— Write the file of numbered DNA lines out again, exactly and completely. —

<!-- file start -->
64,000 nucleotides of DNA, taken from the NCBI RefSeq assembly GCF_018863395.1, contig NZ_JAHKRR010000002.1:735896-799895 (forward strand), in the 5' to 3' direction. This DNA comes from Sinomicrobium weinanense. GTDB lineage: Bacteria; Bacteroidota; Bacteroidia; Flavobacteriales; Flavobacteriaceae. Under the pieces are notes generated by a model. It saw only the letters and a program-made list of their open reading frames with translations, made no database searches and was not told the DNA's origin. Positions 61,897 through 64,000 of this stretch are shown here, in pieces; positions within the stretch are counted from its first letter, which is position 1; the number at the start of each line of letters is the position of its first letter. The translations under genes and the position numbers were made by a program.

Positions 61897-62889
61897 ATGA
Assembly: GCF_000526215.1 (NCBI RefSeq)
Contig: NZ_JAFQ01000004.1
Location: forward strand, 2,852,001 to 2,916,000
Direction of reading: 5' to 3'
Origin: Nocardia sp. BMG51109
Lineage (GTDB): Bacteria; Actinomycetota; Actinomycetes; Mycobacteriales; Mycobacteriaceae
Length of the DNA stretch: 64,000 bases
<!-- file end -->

64,000 nucleotides of DNA, taken from the NCBI RefSeq assembly GCF_018863395.1, contig NZ_JAHKRR010000002.1:735896-799895 (forward strand), in the 5' to 3' direction. This DNA comes from Sinomicrobium weinanense. GTDB lineage: Bacteria; Bacteroidota; Bacteroidia; Flavobacteriales; Flavobacteriaceae. Under the pieces are notes generated by a model. It saw only the letters and a program-made list of their open reading frames with translations, made no database searches and was not told the DNA's origin. Positions 61,897 through 64,000 of this stretch are shown here, in pieces; positions within the stretch are counted from its first letter, which is position 1; the number at the start of each line of letters is the position of its first letter. The translations under genes and the position numbers were made by a program.

Positions 61897-62889
61897 ATGA
Assembly: GCF_000526215.1 (NCBI RefSeq)
Contig: NZ_JAFQ01000004.1
Location: forward strand, 2,852,001 to 2,916,000
Direction of reading: 5' to 3'
Origin: Nocardia sp. BMG51109
Lineage (GTDB): Bacteria; Actinomycetota; Actinomycetes; Mycobacteriales; Mycobacteriaceae
Length of the DNA stretch: 64,000 bases